Artists design graphic elements to be included in a game. Sometimes they are flat pieces (2D artwork), sometimes they are 3D models. Games need good art AND good programming. If either one of them is not good enough the game won't be that great.

How much schooling is needed?

That depends on how good you want to be, or where you plan to apply for a job.  Some companies require a degree in computer science, others would prefer to look at what you're capable of doing.

What courses and majors would be good to take?

Take as many programming classes as you can, especially C, C++, Windows Programming, Assembly Language and these days Java might be useful as well.  Make sure you have a good understanding of both Physics and Trig.  Programming 3D games requires a better understanding of matrix math. 

Which is better college or tech school?

That depends on who's interviewing you.  We have a very good computer science program at Palomar College (a 2-year community college).  We tend to have smaller classes and more interaction with the professors.  Others might be more impressed if you had taken the same classes at a more prestigious university. 

Do employers value education or experience more?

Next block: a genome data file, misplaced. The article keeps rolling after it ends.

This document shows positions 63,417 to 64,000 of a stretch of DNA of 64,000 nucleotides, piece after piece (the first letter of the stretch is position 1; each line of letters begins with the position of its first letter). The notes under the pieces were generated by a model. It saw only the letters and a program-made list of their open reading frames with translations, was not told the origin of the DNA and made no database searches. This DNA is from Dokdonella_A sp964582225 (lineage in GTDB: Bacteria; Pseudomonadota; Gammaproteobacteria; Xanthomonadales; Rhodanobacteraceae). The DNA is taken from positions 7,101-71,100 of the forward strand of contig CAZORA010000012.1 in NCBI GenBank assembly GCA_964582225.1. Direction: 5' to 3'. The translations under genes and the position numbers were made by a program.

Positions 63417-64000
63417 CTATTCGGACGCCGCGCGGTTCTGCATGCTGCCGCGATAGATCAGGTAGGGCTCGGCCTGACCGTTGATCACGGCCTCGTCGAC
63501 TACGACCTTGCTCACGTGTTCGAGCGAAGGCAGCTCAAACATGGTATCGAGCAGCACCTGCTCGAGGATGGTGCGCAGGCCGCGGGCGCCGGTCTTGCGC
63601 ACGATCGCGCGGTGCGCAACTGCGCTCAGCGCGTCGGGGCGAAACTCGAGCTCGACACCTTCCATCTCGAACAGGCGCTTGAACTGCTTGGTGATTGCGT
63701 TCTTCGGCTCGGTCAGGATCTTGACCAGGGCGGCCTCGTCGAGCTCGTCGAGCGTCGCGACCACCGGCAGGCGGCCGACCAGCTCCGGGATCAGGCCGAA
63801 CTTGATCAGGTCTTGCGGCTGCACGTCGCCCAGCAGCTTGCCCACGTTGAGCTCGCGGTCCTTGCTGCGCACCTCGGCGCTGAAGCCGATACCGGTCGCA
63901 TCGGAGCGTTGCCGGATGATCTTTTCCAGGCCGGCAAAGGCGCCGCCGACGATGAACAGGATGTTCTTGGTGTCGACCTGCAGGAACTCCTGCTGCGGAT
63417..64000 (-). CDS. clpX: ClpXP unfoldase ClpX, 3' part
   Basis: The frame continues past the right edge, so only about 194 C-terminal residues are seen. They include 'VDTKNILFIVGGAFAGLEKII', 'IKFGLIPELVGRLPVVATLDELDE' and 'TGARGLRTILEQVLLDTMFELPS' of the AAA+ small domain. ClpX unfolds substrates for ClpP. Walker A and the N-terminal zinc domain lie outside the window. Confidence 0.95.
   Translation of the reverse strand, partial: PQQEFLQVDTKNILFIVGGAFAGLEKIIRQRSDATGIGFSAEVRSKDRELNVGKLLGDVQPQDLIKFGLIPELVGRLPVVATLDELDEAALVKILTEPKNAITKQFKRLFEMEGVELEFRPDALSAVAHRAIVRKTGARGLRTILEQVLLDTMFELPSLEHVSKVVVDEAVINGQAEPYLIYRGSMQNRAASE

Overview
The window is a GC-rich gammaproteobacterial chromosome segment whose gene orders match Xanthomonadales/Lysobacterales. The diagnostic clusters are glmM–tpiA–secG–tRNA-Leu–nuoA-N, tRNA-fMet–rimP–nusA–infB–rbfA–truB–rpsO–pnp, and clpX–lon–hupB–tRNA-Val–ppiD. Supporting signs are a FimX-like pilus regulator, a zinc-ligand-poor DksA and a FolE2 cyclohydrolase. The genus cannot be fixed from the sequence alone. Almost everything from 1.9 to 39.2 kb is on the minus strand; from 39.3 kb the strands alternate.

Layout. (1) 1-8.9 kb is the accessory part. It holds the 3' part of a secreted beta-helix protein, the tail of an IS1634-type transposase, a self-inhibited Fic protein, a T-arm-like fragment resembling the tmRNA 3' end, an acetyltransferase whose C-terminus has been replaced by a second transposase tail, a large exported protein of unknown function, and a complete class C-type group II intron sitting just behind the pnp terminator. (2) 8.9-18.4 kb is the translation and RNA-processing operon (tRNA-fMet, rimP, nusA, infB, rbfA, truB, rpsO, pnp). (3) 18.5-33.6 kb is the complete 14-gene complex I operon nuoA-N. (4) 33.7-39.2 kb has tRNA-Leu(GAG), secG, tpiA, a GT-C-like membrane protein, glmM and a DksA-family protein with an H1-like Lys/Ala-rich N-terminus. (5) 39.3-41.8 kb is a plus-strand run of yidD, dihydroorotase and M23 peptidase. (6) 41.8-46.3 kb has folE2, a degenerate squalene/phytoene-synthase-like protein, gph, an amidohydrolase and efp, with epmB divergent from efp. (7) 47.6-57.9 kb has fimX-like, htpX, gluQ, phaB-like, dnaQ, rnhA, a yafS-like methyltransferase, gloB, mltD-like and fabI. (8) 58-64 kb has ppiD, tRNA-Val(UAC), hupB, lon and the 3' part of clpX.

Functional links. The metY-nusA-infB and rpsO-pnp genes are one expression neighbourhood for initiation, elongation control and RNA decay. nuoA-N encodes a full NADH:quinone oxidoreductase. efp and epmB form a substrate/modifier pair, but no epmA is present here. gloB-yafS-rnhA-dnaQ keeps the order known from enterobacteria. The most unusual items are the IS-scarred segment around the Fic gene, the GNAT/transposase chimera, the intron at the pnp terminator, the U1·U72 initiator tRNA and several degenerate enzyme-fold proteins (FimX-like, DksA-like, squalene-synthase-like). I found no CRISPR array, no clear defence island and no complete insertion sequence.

They definitely prefer experience!  The problem is that they can't always find experienced people, so they have to be willing to accept some entry level people with the right educational background.  

I have worked for a number of major game companies and actually saw very little of a formal training program.  The exception was MicroProse, which hired a professor from John Hopkins University to come in the evening in the summer and teach us all "C".  It was well worth it.  I wish other companies spent more time on helping train their employees and helping them improve their skills.

What can I do now to build myself up?

Start learning on your own.  Most of my programming background was self-taught from books and long hard practice.  Find some good books and start now.  If nothing else, you'll see whether you like it or have an aptitude for it.  After all programming takes a special kind of personality.  You have to not mind making mistakes.  You also have to be able to construct your own experiments to see why something isn't working the way you expected it to.

I am currently seeking employment as a software engineer. I was wondering if you could tell me where Magnin & Associates is located.  This information does not seem to be on your Web site.

We are located in Carlsbad, California (near San Diego).  We are a small company and do not anticipate hiring any programmers in the near future though.

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What is the industry really like?

Working conditions:

relaxed office environment
casual attire
long hours
serious deadlines

Do people work in teams or individually?

Definitely in teams.  Even on the Game Boy projects where I was the sole programmer, I had to work with artists, musicians, producers, playtesters...

How many working hours are typical in a week?

Many game programmers work well over 40-hour weeks, especially when they get down to the end of the project.  No one says you have to work more hours, they just want your game done by a certain deadline and you figure out that to do so you need to spend more hours on task. 

Are people paid by the hour or milestone?